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Kidepo Valley National Park

Kidepo Valley National Park

‘One of Africa’s finest wildernesses – an expression of wild beauty’

Kidepo Valley National Park

Kidepo Valley National Park covers an area of 1442square kilometers in Kaboong district of Karamoja. Nestled in the dry valleysat the boarder of Sudan and Kenya, the park stands on rugged terrain in the outskirts of north eastern Uganda at a barealtitude ranging from 914m and 2,750m at Mount Morungole above sea level.The park was first considered a game reserve in 1958 By the British colonial government in an attempt to save animals from immense poaching and bush clearing owing to the tsetse fly epidemic.

The park is about 700km from Kampala and stands tall in an isolated remote part of the country. Kidepo Valley National Park was gazetted as a national park in 1962 by the then newly independent Uganda under Milton Obote for the conservation and protection of wildlife. The park has been ranked among the finest raw wilderness in Africa with over 475 bird species and 77 mammal species.

Kidepo Valley National Park is the perfect place to view animals in the wild natural habitat. Among the wildlife that you will see include; cheetahs, spotted hyenas, elephant, wild dogs, Zebras, African buffalos,bat- eared foxes, Lions,bushbucks, waterbucks, Oryx, Reedbucks, bush pig, side-stripped Jackals, Kudus,Oribis, Giraffes and leopards.

The park is also a birding site to reckon with. Kidepo Valley is among the best birding sites in Uganda. Some of the rarest bird species like the Clapper ton’s Francolin can only be found in Kidepo in Uganda. Other birds that you can see are; red-and-yellow barbet, common ostrich, Kori bustard, little bee-eater and Dark chanting goshawk.

Kidepo Valley National Park faces harsh climate conditions most of the year due to its location in the semi arid area of the country. The park is dotted with scanty shrubs, open tree savannah and euphorbia candelabrum. Sausage trees and desert dates have made the park famous as they grace the dry wilderness. The soil in the park is mostly made of clay and this makes it barely able to support plant life.

The Kidepo and Narus rivers are the main source of water for the wildlife in Kidepo Valley National Park. However both rivers are seasonal and disappear during the dry season leaving behindpoodles of water on the bed of theKidepo and Narusvalleys respectively.The most permanent source of water for the animals through all seasons in the park is the Kanangorok hot spring in Lotukei at the boundary of south Sudan.

Kidepo Valley National Park boosts of a variety of attractive physical features that give the park that extramagnificent appearance. Apart from being a source of water for animals in the dry season, the Narus valley is a major wildlife viewing point in the park. Other features that will stick out are the Namamukweny valleyKanangorok hot spring, morungole mountain ranges, illomejj hills among others. From the deep valleys, to rugged mountain ranges and rolling hills, Kidepo Valley is definitely the place to be.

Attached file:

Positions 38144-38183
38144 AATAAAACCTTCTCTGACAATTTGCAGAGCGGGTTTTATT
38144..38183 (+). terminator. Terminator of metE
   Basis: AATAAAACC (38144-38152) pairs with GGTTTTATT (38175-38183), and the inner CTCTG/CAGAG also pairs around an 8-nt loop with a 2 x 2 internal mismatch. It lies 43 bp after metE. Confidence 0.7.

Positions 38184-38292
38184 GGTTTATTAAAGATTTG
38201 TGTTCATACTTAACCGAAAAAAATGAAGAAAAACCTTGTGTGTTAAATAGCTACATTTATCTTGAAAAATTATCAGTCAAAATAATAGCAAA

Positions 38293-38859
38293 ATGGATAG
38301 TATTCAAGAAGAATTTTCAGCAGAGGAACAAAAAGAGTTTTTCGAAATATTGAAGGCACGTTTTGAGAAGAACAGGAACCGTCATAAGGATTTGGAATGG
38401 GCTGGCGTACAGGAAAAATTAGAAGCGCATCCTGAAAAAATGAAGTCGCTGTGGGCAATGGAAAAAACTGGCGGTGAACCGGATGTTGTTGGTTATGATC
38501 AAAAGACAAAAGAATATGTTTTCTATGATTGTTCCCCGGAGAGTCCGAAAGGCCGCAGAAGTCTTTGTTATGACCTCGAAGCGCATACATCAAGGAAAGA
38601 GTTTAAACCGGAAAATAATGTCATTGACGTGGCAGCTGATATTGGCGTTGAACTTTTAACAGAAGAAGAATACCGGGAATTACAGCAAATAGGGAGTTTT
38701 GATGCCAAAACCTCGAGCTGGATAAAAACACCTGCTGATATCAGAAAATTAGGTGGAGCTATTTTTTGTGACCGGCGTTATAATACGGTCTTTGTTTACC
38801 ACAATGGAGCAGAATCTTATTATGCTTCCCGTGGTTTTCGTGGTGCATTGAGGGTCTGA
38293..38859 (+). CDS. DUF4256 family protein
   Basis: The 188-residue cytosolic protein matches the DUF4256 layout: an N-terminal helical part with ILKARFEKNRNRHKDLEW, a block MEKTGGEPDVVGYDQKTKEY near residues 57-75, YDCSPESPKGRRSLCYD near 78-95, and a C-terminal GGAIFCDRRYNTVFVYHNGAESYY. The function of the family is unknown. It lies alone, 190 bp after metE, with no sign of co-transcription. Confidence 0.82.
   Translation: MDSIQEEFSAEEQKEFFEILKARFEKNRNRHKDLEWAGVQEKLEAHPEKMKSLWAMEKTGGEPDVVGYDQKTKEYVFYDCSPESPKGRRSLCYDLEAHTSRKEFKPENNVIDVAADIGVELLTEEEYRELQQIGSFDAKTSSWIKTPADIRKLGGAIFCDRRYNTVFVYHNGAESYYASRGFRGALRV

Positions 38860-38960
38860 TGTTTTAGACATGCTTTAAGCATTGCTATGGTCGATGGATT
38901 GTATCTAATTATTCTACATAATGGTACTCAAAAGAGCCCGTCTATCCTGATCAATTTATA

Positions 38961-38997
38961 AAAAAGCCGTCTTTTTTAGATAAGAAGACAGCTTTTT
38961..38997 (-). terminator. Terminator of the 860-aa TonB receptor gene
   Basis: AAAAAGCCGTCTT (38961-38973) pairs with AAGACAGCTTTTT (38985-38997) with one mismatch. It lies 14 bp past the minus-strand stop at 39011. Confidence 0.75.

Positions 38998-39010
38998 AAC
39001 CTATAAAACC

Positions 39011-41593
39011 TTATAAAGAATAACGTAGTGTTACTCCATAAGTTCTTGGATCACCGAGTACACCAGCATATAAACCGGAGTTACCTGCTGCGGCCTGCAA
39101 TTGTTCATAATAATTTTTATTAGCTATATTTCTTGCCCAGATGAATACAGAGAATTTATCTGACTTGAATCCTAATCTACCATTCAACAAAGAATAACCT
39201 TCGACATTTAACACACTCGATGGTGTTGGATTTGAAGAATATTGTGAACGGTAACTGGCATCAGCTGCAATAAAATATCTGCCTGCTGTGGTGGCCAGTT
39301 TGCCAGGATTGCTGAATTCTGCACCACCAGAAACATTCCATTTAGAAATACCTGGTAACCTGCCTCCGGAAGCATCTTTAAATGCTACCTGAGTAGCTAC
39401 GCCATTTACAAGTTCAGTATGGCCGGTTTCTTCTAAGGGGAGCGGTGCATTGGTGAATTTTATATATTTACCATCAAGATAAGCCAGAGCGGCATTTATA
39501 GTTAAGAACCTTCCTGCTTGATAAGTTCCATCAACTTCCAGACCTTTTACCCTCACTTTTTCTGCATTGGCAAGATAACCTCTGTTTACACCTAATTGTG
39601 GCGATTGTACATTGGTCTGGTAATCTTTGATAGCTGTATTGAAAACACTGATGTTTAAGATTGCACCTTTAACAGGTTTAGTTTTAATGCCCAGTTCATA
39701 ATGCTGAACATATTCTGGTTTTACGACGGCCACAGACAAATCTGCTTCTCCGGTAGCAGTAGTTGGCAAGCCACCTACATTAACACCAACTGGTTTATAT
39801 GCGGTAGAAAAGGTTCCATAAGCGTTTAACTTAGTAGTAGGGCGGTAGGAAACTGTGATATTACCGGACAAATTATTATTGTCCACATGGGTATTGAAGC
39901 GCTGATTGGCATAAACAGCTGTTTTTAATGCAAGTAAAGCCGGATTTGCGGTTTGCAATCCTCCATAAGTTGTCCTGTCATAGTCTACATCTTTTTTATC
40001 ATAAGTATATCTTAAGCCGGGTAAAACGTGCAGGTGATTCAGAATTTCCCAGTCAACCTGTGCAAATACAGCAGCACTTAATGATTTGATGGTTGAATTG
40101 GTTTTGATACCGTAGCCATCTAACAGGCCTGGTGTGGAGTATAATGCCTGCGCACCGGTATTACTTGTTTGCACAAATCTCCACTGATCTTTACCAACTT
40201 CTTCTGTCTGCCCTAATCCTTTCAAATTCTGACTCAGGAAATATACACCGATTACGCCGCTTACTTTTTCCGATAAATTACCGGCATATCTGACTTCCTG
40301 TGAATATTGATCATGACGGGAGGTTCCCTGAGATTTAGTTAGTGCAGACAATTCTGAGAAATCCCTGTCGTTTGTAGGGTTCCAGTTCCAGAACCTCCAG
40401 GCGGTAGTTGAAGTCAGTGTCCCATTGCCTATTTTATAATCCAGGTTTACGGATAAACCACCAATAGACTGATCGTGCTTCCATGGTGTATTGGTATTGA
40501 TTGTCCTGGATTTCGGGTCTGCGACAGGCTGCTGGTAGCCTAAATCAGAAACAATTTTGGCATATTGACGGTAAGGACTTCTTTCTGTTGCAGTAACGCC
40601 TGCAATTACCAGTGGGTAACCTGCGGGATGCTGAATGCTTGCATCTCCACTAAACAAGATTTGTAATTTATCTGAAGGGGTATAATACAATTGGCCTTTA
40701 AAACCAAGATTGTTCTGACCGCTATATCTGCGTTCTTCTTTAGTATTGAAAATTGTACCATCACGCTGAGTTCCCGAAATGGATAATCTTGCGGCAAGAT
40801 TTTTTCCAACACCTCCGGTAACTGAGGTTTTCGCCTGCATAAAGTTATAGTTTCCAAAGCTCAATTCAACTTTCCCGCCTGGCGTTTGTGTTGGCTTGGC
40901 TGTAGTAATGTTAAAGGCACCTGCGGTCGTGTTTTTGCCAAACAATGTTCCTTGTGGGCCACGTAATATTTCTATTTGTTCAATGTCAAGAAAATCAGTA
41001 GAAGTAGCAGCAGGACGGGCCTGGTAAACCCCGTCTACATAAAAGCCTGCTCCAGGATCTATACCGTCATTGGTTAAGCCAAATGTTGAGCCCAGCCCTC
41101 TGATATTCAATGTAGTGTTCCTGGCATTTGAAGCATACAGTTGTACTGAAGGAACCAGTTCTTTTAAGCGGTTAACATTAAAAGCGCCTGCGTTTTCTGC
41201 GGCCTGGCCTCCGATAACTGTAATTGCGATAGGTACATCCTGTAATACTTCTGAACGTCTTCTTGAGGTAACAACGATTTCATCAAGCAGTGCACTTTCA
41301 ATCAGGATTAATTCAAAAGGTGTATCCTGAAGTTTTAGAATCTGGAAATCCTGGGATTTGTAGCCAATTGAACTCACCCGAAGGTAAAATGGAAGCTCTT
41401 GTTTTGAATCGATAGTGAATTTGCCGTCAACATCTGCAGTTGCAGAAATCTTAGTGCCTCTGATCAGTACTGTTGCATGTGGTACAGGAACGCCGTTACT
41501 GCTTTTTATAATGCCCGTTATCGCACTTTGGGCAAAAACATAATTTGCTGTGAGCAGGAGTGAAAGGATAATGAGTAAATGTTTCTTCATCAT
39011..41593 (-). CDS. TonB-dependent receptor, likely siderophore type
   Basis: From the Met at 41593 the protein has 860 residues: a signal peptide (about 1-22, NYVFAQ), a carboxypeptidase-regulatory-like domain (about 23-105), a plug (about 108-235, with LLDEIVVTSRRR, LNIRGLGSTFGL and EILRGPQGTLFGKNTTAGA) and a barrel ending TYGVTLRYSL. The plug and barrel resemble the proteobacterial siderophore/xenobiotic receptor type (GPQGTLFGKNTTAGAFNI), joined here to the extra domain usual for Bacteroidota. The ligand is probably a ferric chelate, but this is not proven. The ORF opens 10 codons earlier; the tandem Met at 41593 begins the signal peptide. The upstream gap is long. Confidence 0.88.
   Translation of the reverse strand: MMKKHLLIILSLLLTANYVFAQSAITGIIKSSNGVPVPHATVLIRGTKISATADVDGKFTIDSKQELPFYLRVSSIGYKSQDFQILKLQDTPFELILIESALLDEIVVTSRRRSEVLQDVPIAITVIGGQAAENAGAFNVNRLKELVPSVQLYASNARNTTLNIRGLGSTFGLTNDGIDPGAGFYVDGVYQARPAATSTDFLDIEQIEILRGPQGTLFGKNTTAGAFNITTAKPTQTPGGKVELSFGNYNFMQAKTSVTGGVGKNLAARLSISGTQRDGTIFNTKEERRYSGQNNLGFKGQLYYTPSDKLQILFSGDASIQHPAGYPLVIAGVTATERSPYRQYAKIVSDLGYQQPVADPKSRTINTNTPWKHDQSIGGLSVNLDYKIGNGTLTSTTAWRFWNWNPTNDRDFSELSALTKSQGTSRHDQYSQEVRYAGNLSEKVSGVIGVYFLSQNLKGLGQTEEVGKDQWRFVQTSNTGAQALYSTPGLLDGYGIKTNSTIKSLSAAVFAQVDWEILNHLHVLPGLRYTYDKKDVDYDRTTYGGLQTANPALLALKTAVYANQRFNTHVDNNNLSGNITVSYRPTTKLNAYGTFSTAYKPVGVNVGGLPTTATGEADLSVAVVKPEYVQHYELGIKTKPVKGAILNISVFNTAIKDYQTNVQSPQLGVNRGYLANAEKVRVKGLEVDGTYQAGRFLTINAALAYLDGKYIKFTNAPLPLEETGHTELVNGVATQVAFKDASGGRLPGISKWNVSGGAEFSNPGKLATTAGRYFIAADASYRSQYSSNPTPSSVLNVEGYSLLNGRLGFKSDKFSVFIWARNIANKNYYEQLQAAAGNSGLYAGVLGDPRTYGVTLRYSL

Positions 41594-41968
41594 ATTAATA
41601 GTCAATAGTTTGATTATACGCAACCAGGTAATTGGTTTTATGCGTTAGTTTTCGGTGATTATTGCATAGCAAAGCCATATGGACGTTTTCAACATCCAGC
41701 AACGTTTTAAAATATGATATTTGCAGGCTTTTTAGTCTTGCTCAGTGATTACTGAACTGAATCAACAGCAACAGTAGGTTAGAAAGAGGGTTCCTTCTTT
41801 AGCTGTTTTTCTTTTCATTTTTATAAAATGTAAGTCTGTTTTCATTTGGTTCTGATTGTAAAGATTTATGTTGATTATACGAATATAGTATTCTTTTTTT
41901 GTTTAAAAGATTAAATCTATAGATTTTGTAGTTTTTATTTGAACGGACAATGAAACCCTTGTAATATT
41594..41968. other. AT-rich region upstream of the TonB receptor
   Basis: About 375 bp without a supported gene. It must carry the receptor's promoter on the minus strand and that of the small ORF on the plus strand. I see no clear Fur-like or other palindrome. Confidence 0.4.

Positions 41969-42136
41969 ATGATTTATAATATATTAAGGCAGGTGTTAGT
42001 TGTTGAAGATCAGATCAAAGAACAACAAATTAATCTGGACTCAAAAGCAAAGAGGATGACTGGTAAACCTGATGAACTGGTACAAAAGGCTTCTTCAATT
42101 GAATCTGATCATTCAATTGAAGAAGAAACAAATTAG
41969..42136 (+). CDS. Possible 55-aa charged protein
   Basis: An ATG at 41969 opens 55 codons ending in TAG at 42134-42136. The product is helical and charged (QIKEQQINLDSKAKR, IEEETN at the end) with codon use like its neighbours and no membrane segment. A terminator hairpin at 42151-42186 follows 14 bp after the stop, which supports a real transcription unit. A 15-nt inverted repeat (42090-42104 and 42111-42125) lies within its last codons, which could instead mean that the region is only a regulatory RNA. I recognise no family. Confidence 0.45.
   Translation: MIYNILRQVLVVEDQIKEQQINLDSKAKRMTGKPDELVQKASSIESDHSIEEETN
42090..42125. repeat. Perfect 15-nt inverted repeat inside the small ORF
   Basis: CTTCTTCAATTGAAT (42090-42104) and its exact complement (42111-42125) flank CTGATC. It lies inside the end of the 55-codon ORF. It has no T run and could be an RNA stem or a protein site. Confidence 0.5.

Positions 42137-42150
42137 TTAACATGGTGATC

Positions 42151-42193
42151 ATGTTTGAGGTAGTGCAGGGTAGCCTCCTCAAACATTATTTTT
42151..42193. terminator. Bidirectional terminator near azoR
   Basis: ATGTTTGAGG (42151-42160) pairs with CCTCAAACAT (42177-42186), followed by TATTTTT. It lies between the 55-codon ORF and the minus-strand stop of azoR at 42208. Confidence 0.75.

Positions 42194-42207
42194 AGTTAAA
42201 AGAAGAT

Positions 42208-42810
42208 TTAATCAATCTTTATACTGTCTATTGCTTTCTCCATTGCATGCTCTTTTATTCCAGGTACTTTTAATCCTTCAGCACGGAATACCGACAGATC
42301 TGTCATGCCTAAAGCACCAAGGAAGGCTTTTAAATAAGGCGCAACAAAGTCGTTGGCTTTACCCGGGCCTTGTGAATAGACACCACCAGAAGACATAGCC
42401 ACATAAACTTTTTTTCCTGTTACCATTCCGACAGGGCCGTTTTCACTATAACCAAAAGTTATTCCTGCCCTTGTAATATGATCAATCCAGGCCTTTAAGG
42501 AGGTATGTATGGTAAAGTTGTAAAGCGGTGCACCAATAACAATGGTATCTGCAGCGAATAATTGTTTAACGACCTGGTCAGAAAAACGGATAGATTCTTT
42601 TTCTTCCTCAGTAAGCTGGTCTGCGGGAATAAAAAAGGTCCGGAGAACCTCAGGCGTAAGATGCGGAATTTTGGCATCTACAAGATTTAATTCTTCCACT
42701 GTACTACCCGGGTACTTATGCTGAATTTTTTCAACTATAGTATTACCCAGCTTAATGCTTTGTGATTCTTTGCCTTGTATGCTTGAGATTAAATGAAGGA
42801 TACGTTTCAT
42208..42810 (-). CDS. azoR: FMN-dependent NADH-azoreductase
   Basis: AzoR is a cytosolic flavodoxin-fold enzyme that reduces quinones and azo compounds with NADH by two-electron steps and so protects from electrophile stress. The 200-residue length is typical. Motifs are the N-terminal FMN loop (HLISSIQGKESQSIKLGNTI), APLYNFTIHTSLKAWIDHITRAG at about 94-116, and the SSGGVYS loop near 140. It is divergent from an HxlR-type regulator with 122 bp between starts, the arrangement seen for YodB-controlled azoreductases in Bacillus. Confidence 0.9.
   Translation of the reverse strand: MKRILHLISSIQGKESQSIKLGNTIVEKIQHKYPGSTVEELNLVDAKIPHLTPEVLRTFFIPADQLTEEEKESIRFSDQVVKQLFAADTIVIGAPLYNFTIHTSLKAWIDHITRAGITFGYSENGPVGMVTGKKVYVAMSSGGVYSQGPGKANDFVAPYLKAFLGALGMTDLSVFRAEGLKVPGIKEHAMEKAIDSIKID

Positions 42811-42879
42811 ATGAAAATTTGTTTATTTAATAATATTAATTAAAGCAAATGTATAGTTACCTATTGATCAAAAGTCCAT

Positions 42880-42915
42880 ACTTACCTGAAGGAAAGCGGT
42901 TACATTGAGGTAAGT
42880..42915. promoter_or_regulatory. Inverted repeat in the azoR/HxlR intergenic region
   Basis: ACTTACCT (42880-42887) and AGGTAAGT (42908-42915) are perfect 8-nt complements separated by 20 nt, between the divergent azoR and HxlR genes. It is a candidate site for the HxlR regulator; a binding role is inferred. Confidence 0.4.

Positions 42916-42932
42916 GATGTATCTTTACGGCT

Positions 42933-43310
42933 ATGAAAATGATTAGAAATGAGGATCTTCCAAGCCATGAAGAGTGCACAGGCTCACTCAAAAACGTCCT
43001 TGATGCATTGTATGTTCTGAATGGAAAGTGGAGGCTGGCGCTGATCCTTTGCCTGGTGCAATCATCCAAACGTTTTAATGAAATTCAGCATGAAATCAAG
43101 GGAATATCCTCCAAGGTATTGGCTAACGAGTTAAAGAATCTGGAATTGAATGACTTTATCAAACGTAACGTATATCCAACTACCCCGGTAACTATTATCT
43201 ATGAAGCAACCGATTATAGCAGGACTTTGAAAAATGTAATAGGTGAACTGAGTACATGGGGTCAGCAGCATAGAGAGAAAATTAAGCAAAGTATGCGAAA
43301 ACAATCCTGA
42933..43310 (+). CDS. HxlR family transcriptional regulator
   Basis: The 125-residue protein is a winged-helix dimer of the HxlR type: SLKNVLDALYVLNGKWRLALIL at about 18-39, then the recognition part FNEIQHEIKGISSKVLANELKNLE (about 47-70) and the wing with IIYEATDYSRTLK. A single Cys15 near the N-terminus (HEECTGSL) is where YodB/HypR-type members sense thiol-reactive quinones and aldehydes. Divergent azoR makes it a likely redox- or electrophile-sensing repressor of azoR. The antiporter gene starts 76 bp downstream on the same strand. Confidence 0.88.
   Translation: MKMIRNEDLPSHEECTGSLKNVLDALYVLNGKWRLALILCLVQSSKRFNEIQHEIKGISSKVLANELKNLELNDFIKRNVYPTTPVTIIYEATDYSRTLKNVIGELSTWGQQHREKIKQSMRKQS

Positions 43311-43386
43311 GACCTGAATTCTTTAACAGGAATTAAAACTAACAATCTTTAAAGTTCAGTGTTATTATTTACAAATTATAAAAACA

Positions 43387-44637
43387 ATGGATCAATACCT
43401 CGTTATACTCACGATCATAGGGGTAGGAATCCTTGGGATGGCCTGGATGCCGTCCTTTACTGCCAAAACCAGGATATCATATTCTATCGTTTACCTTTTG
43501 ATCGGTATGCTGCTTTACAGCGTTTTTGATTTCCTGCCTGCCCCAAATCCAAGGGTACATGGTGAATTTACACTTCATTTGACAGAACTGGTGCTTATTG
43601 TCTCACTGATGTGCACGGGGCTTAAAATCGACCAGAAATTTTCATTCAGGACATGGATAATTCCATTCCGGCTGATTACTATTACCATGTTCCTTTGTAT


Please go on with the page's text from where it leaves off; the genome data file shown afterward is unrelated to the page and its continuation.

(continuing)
Location and how to get there:

Kidepo Valley National park is located in the remote outskirts of north eastern Uganda.  The park is located near Karenga in kaabong district in the rocky terrain of Karamoja.It is cuddled in the steep valleys between Kenya, Uganda and Sudan. The rough terrain of the park is highlighted by rolling hills and the Morungule mountain ranges fading into the horizons.

Kidepo Valley National Park lies 220km northwest of Moroto, the largest town in the sub region. From Kampala by road, one would cover a distance of roughly 520km for about 12 hours. ThePark can also be accessed by air through Aero Link. The flights are scheduled from Entebbe International Airport to Kidepo.

Attractions in Kidepo Valley National Park:

  • Birding:

Visiting Kidepo Valley National Park is an exciting adventure especially because of all the birds that you can see. The park attracts bird lovers from all over the world especially because of the rare birds it harbors.For example; the Clapperton’s Francolin can only be found in Kidepo and nowhere else in Uganda. Other rare birds would bethe Abyssinian Roller, Purple Heron and Abyssinianground Hornbill.

The Apoka Rest camp is the begging of your amazing birding experience. The Narus and Namamukweny valleys are a must visit while birding. The birds that you should expect to see are; black breasted barbet, Chestnut weaver, Purple grenadier, pygmy falcon, Rose-ringed parakeet, Greater Kestrel, Fox Kestrel, D’Arnaud’s barbet, Golden Pipit, Rufous chatterer and White-bellied go-away bird among others. The best time to see birds is in the morning and evening. 

  • Hiking and nature walks:

One of the most thrilling activities that you can undertake in the park is hiking and nature walks.  The most common hiking trails pick off from Apoka tourism centre through endless savannah plains to Namamukweny valley. They usually last about an hour. This trail is a great one to view birds like red-cheeked cordon-bleu, Mosque swallow, and Four-banded Sandgrouse especially in the valley.

Guided nature walks can also be undertaken in the fascinating Kidepo basin which is sparingly dotted with Ostriches. Enjoy the white sands of the Kidepo valley river adorned by borussus palms.  Other hikes go up further north east to the Morungule Mountains where you will meet the Ik people who have made the slopes of this mountain their home.

The Ik are a small ethnic group living on the slopes of Mt Morungule near the border of Uganda and Kenya. They live close to the Karamojong and Turkana of Kenya who had constantly raided them owing to their small size in the past. The Ik language is part of the Kuliak subgroup of Nilo-Saharan languages. The Ik mainly carry out subsistence farming as their source of livelihood and even grind their own grain.

The Ik live in small villages called “clusters” that make up a larger community. They have granaries in each “family” where they store their grain to enable them survive during drought and famine. The Ik have been discovered to sometimes send away or even permanently expel children from the age of three or four to fend for themselves. These children join a group of other kids, “the junior group” of the same age group and teach each other survival skills. The senior group would comprise of kids from eight to thirteen.

Some scholars like Joseph Tainter have argued that art fragmentation of the Ik is mainly due to the harsh famine conditions where each person has to depend on their personal resources for survival. Other scholars have also visited the Ik like Colin Turnbill who wrote about their culture and way of life in a book called “The Mountain People”